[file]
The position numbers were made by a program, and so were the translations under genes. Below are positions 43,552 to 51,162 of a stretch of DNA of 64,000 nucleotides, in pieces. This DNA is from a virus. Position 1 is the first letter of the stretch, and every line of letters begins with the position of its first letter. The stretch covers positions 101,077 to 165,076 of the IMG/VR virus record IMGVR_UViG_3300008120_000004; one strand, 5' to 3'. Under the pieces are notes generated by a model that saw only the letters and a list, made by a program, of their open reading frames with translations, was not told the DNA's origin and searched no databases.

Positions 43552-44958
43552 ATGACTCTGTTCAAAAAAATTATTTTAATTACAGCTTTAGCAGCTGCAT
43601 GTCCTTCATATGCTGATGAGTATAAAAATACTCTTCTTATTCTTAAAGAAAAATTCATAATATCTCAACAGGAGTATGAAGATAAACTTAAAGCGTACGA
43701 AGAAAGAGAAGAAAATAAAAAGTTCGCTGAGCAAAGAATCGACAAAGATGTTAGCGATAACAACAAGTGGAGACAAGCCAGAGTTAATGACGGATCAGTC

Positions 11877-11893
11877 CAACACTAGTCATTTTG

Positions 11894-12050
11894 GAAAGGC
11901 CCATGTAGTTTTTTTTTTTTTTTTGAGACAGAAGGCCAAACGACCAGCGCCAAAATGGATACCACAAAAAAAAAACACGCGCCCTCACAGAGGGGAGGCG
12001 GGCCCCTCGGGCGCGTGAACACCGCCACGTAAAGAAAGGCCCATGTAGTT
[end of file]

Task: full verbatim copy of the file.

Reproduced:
The position numbers were made by a program, and so were the translations under genes. Below are positions 43,552 to 51,162 of a stretch of DNA of 64,000 nucleotides, in pieces. This DNA is from a virus. Position 1 is the first letter of the stretch, and every line of letters begins with the position of its first letter. The stretch covers positions 101,077 to 165,076 of the IMG/VR virus record IMGVR_UViG_3300008120_000004; one strand, 5' to 3'. Under the pieces are notes generated by a model that saw only the letters and a list, made by a program, of their open reading frames with translations, was not told the DNA's origin and searched no databases.

Positions 43552-44958
43552 ATGACTCTGTTCAAAAAAATTATTTTAATTACAGCTTTAGCAGCTGCAT
43601 GTCCTTCATATGCTGATGAGTATAAAAATACTCTTCTTATTCTTAAAGAAAAATTCATAATATCTCAACAGGAGTATGAAGATAAACTTAAAGCGTACGA
43701 AGAAAGAGAAGAAAATAAAAAGTTCGCTGAGCAAAGAATCGACAAAGATGTTAGCGATAACAACAAGTGGAGACAAGCCAGAGTTAATGACGGATCAGTC

Positions 11877-11893
11877 CAACACTAGTCATTTTG

Positions 11894-12050
11894 GAAAGGC
11901 CCATGTAGTTTTTTTTTTTTTTTTGAGACAGAAGGCCAAACGACCAGCGCCAAAATGGATACCACAAAAAAAAAACACGCGCCCTCACAGAGGGGAGGCG
12001 GGCCCCTCGGGCGCGTGAACACCGCCACGTAAAGAAAGGCCCATGTAGTT